The use of placement agents has grown over the past few years, with 40% of funds closed in 2006 employing their services according to Private Equity Intelligence Ltd. Placement agents will approach potential investors on behalf of the fund manager, and will typically take a fee of around 1% of the commitments that they are able to garner. The amount of time that a private equity firm spends raising capital varies depending on the level of interest amongst investors for the fund, which is defined by current market conditions and also the track record of previous funds raised by the firm in question. Firms can spend as little as one or two months raising capital where they are able to reach the target that they set for their funds relatively easily, often through gaining commitments from existing investors in their previous funds, or where strong past performance leads to strong levels of investor interest. Other managers may find fundraising taking considerably longer, with managers of less popular fund types (such as European venture fund managers in the current climate) finding the fundraising process more tough. It is not unheard of for funds to spend as long as two years on the road seeking capital, although the majority of fund managers will complete fundraising within nine months to fifteen months. Once a fund has reached its fundraising target, it will have a final close. After this point it is not normally possible for a new investor to invest in the fund, unless they were to purchase an interest in the fund on the secondaries market.


The most contentious issue is that of taxing these Private equity Funds. Private equity funds and hedge funds are private investment vehicles used to pool investment capital, generally for a small group of large institutional or wealthy individual investors. They are subject to favorable regulatory treatment in the United States, which allows them to engage in financial activities that are off-limits for more regulated companies. Both types of companies also take advantage of generally applicable rules in the U.S. Internal Revenue Code to minimize the tax burden on their investors, as well as on the fund managers. As media coverage increases in the United States regarding the growing influence of hedge funds and private equity, these tax rules are increasingly under scrutiny by members of Congress. Private equity and hedge funds choose their structure depending on the individual circumstances of the investors the fund is designed to attract, as discussed below:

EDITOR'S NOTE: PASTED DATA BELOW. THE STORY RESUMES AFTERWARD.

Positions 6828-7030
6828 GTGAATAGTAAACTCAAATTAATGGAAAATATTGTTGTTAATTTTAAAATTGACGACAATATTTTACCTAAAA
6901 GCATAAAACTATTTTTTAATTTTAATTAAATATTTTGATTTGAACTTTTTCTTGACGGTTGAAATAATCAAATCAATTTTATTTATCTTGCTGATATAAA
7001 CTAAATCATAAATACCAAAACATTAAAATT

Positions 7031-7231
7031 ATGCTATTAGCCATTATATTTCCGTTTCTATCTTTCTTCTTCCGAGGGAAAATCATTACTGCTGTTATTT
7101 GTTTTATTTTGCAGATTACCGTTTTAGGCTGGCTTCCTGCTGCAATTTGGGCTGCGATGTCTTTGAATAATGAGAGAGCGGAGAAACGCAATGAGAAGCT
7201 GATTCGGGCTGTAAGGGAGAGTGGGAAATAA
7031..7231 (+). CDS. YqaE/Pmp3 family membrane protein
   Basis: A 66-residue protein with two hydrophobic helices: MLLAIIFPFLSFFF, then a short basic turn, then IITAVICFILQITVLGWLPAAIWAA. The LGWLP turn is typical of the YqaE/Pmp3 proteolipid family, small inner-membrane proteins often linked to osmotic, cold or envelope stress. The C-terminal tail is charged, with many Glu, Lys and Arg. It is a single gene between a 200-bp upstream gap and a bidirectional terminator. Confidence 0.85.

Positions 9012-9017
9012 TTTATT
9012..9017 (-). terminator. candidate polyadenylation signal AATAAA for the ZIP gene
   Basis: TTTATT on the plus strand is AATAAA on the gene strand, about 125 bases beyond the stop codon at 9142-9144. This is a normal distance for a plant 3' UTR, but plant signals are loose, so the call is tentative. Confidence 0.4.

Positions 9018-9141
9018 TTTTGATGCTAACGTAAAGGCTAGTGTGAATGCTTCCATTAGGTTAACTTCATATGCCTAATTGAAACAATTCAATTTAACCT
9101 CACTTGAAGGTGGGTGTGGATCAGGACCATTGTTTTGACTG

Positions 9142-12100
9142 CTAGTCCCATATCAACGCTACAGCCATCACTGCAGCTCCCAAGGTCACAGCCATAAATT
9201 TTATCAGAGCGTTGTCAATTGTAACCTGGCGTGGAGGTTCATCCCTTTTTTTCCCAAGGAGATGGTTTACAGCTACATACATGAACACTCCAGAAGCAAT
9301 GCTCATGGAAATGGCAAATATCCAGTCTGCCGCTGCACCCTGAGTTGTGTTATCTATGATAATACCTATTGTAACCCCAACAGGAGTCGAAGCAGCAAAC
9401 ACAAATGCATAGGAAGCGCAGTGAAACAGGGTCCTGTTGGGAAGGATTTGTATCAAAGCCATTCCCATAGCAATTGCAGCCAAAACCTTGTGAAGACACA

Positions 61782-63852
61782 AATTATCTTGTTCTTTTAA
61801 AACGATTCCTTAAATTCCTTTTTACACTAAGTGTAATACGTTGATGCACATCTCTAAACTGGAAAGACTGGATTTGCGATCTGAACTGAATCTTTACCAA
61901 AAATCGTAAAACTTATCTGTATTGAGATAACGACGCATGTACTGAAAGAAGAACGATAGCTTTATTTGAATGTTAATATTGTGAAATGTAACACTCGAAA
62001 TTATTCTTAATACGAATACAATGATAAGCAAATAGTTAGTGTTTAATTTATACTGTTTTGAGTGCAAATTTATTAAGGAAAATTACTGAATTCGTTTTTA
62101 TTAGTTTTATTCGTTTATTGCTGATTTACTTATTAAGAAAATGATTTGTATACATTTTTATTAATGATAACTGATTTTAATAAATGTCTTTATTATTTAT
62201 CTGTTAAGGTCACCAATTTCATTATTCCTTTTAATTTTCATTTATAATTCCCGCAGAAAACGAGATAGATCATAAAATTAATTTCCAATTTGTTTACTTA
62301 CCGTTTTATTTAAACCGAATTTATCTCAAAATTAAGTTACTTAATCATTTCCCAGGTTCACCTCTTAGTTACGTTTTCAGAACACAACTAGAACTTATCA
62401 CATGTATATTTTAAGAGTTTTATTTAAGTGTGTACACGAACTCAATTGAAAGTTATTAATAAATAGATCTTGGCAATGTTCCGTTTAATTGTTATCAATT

Basic Structure: U.S. Domestic Fund
A private equity or hedge fund located in the United States will typically be structured as a limited partnership, due to the lack of an entity-level tax on partnerships and other flow-through entities under the U.S. tax system. The limited partners will be the institutional and individual investors. The general partner will be an affiliate of the manager of the fund. Typically, the manager of the hedge fund is compensated with a fee based on 2% of the gross assets of the fund, and a profits interest entitling the manager (or, more typically, its affiliated general partner) to 20% of the fund's return (subject to minimum guaranteed returns for the limited partners).


The Indian stock markets witnessed tumultuous times during the years 1999-2000. There was continuous surge in the stock markets and in 2001, the king pin of these surges, Ketan Parekh was arrested and put out of action by SEBI. Back then, there were over 20 companies that had either planned or made allotment of shares during this period through modes such as preferential and private placements of equity. While preferential allotment was seen in companies where the promoters' stake is low, the private placement was made to companies (in the form of strategic investment), mutual funds, FIIs, or high net worth individuals. Between 1999 and 2000, when the market was in its infancy, around Rs 6,000 crores were raised by private placement of equities. Some of the big deals during these periods were: • • • • HFCL (Rs 735 crores at Rs 1,050 per share and Rs 1,039 crores at Rs 1,450 per share), Zee Telefilms (Rs 800 crores at Rs 1,000 per share), Pentasoft Technologies (Rs 798 crores at Rs 798 per share) Trigyn Technologies (Rs 606.38 crores at Rs 825 per share).